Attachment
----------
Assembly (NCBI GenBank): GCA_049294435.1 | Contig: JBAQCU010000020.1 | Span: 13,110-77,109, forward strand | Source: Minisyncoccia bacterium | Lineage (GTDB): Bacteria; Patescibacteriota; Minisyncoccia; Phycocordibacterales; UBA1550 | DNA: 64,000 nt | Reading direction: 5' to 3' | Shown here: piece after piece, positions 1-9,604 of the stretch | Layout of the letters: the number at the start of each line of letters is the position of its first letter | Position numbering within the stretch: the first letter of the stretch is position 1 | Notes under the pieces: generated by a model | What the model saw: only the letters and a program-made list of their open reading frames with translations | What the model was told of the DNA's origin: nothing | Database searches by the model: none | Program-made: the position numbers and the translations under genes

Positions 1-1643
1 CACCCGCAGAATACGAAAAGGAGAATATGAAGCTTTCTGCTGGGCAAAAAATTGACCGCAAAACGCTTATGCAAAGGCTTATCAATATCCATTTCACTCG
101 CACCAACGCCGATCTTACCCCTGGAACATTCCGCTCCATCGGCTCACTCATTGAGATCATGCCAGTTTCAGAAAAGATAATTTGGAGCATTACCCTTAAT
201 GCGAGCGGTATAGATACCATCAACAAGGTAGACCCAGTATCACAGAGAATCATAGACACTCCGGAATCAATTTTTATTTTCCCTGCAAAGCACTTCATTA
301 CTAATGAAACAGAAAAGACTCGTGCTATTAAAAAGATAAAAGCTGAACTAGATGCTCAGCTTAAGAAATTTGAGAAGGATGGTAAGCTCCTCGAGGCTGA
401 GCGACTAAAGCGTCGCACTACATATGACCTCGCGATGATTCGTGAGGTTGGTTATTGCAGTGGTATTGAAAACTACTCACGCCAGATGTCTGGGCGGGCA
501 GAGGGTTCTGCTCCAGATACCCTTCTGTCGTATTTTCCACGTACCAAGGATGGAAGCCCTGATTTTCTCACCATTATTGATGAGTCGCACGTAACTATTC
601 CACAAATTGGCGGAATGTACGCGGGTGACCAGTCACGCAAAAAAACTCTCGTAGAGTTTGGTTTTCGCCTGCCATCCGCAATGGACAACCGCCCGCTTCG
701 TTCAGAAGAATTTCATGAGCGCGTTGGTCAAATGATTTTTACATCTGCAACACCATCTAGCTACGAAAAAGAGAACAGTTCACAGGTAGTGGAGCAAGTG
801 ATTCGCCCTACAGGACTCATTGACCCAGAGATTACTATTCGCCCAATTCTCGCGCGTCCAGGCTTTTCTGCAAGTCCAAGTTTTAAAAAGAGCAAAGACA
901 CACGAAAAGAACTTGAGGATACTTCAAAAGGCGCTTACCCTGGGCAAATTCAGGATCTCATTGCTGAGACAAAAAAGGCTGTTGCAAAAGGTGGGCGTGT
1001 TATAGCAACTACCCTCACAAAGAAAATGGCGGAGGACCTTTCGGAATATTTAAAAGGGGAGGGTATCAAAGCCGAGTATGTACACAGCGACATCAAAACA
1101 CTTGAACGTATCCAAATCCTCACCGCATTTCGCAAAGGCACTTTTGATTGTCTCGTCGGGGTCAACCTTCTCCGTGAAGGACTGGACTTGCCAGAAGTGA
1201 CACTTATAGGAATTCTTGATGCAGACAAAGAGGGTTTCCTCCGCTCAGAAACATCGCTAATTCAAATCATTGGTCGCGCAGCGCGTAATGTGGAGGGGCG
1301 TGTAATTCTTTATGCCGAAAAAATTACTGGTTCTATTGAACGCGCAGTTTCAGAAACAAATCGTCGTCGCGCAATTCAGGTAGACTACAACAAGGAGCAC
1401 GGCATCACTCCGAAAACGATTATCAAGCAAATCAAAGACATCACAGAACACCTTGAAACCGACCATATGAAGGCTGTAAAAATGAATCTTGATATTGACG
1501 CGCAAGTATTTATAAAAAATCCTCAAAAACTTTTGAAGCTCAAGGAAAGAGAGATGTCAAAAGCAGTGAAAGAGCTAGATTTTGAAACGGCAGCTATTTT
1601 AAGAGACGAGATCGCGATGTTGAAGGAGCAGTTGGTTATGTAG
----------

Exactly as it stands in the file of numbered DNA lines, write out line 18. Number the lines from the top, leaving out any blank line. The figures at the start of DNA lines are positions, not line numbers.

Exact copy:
1501 CGCAAGTATTTATAAAAAATCCTCAAAAACTTTTGAAGCTCAAGGAAAGAGAGATGTCAAAAGCAGTGAAAGAGCTAGATTTTGAAACGGCAGCTATTTT